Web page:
How would you feel if you typed a search term on Google on only to be greeted by the words Access denied. The information you are trying to access is protected by copyright.
Or worse still, you popped into your local chemist to buy some paracetamol, only to be told cheaper versions are no longer in circulation, so you are forced to fork out an eye-watering sum.
I can guess how you would feel: incredibly bewildered.
Caution: before you wave off the scenario as fiction, think again. If the international copyright treaty, ACTA, is passed, it could spell the end of easy access to information as you know it.
ACTA – Anti-Counterfeiting Trade Agreement
ACTA is an international trade agreement negotiated by the European Union, the United States, Japan, Canada, South Korea, Australia, Mexico, Morocco, Singapore as well as a few other countries, whose aim is to enforce copyright and tackle counterfeited goods.
Acta has been under negotiation – almost all in secret – since June 2008. Its drafters say it is needed to harmonise international standards to protect the rights of those who produce music, movies, pharmaceuticals, fashion goods, and a range of other products that often fall victim to piracy and intellectual property theft.
The Organisation for Economic Cooperation and Development (OECD) estimates that more than $250 billion is lost every year to pirated goods. In Europe, for example, more than €8 billion is lost annually through counterfeit goods entering the market. Inevitably, this affects the competitiveness of indigenous businesses.
The Argument Against ACTA
Online lobbyist and campaigners have been kicking against the treaty. They argue that strict controls of copyright will exclude people from the internet and block access to generic drugs, especially in developing countries. The key arguments put forward are:
- ACTA will stifle free speech. Under the agreement, Internet Service Providers will be legally responsible for what their users do online. Anti-ACTA campaigners believe ISPs will be turned into “Private Copyright Police & Judges”, heavily censoring their networks.
- Health care will suffer as large corporations will have the power to block the manufacture of generic drugs.
‘Fog of Information’
On Wednesday the European Commission approached Europe’s highest court (The European Court of Justice) to decide whether it would be violating any fundamental rights if it adopted ACTA. Protests broke out across Europe earlier in the month over the bid to implement ACTA in the EU. So far 22 out of 27 member states have signed up. However, countries like Germany and the Netherlands have refused to sign the agreement in its current form. Without the consent of all 27 members, the EU cannot ratify the treaty.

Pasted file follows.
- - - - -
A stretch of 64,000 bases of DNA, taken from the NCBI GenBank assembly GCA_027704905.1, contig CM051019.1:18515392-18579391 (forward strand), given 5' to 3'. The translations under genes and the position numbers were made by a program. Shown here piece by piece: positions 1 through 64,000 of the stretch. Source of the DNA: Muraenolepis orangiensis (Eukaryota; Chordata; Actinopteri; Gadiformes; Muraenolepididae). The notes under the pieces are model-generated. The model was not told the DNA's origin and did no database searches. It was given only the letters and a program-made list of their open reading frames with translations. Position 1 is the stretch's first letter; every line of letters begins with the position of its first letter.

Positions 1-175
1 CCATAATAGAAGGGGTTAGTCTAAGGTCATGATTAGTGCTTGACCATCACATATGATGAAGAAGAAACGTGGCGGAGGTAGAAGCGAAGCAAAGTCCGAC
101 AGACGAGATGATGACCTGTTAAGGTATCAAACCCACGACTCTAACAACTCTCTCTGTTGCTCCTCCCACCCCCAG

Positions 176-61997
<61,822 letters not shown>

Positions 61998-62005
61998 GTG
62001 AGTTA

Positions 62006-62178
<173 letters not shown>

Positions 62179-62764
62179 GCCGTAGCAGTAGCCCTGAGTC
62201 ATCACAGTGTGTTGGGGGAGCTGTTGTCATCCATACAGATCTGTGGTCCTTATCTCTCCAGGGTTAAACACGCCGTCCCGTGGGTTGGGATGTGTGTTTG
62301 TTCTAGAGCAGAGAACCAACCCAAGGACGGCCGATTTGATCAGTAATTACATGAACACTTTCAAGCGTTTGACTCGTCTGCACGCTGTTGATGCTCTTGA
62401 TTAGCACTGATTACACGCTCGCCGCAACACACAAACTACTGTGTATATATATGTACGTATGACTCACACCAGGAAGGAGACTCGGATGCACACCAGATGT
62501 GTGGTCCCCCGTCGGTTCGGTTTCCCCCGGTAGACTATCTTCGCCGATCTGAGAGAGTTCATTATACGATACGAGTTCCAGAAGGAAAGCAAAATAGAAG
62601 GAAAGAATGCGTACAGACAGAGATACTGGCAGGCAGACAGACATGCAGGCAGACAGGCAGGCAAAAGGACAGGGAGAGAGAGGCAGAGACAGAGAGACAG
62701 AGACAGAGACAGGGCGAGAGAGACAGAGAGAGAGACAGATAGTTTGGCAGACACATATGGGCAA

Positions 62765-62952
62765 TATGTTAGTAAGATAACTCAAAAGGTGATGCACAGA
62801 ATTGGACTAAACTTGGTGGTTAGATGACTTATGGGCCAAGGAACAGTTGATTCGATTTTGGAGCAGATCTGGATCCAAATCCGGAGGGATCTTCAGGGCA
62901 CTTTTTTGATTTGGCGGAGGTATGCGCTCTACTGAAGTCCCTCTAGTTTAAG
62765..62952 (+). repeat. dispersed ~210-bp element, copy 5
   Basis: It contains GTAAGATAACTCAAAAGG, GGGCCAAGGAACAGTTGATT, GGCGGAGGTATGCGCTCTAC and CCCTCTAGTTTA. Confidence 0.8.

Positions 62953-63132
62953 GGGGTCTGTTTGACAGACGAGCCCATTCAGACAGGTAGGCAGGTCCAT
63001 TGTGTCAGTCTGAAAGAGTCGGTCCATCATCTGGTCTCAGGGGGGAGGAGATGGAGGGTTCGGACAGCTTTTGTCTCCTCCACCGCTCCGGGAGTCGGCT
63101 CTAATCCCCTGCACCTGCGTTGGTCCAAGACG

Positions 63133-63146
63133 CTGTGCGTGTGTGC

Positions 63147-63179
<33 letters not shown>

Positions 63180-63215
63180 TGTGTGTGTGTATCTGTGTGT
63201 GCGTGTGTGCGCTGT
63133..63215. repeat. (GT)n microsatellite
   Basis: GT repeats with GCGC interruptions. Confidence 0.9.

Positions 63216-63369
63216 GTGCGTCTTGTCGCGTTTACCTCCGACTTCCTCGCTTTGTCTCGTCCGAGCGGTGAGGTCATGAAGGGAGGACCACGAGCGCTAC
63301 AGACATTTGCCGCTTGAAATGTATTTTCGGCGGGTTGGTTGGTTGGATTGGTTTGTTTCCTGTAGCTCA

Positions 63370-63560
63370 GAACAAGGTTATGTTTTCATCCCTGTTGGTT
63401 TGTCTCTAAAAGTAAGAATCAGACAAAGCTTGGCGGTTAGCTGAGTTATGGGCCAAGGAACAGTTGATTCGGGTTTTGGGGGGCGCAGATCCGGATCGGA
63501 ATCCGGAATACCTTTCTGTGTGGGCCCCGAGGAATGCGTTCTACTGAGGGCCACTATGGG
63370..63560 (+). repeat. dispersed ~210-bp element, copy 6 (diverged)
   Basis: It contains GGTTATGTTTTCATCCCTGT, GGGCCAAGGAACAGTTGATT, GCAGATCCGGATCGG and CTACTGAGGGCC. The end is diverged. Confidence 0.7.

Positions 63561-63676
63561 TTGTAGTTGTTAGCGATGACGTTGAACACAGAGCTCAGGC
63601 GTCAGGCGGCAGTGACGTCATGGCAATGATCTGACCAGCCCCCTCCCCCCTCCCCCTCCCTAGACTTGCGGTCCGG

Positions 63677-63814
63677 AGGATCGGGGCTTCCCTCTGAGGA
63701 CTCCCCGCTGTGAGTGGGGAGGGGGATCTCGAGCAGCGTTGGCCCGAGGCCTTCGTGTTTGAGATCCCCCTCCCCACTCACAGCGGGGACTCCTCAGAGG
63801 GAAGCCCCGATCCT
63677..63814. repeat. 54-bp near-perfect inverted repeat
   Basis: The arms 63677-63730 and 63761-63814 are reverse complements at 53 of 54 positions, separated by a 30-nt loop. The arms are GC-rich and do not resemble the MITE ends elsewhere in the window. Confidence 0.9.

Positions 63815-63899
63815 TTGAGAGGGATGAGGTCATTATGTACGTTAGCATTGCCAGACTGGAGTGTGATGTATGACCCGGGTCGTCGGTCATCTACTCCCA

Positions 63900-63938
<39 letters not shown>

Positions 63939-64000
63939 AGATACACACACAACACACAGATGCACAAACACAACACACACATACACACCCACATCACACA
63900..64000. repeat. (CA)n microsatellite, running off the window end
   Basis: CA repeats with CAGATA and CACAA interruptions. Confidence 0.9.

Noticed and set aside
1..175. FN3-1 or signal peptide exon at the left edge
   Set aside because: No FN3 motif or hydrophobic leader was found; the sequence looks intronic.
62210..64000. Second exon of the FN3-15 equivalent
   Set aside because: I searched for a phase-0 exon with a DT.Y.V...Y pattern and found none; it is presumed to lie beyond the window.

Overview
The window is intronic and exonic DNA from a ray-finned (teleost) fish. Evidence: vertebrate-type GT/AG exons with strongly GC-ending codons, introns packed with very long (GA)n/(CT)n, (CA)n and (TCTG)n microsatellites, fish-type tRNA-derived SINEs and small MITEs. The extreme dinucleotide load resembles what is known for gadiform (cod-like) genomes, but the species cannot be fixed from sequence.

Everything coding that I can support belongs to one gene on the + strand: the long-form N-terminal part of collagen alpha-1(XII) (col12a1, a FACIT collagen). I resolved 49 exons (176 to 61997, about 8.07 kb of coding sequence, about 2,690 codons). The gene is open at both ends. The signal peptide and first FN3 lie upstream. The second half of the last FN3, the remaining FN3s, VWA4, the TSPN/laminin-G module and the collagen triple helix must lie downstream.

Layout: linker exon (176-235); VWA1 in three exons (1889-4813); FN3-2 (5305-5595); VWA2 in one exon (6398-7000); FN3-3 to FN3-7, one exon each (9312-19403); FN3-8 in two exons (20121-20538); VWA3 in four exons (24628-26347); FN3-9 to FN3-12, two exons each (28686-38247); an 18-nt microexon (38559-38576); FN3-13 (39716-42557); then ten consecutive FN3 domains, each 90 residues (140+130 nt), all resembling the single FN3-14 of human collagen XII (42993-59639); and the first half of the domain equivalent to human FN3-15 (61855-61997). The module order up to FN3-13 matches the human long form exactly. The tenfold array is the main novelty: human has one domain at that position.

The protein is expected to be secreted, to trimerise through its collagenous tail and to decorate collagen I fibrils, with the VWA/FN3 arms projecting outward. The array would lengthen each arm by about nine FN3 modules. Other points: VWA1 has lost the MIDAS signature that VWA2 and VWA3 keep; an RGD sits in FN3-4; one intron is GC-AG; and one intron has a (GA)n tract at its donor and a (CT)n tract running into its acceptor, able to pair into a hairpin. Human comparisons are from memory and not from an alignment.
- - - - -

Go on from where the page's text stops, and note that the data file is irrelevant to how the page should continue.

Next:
EU trade commissioner Karel De Gucht said on Wednesday that an opinion from the European court of justice would clear what he called the "fog of misinformation" surrounding ACTA. He said:
"This debate must be based upon facts and not upon the misinformation or rumour that has dominated social media sites and blogs in recent weeks...
"Acta will not censor websites or shut them down; Acta will not hinder freedom of the internet or freedom of speech."
He said the agreement simply asks internet providers to co-operate with national authorities to crack down on online piracy, for example by cutting off internet access to users who illegally download music or films if that is part of the legal framework in that country.
"Intellectual property is Europe's main raw material, but the problem is that we currently struggle to protect it outside the EU. This hurts our companies, destroys jobs and harms our economies," De Gucht said.
If both sides are crying foul, how do we resolve the issue? Are the fears of the campaigners real or imagined? Below Uchenna Ugwu, a legal expert on trade related aspects of intellectual property gives her verdict:
“The problem is that intellectual property is a double edged sword; anywhere that it is implemented it also has social effects. While the copyright holder will consider it illegal for anyone to have access to information online, the truth is that the majority of those that access such information online are unable to use the information to produce anything else.
You and I are not ‘copying’ the material per se to write our own books or songs, but simply to learn a little more. Such persons cannot even afford the authors books/literature. Hence copyright is not really affected. Similarly, if a person cannot afford more expensive patented medicine, a cheaper generic version should not be denied to them. But this is what this agreement if ratified that is what it will do to you.”
“Furthermore you have rights as well, the right to freedom of expression, the right to life, the right to privacy. None of your rights as a ‘User’ of intellectual goods were mentioned or discussed, only those of the copyright holder.
It must be pointed out that ACTA removes legal safeguards that protect Internet Service Providers from liability for the actions of their subscribers in effect giving ISPs no option but to comply with privacy invasions. In addition, ACTA would also facilitate privacy violations by trademark and copyright holders against private citizens suspected of infringement activities without any sort of legal due process. Here is a good example: under ACTA’s ‘Border Measures’ officials at borders can conduct random searches of laptops, MP3 players, and cellular phones for illegally downloaded or "ripped" music and movies. Travellers with infringing content would be subject to a fine and may have their devices confiscated or destroyed.
Indeed only the huge monopolies setting inflammatory prices on goods were called to discuss the agreements provisions.
My suggestion is that we either keep a watch out against ACTA, or else ACTA will make our daily lives unrecognizable!”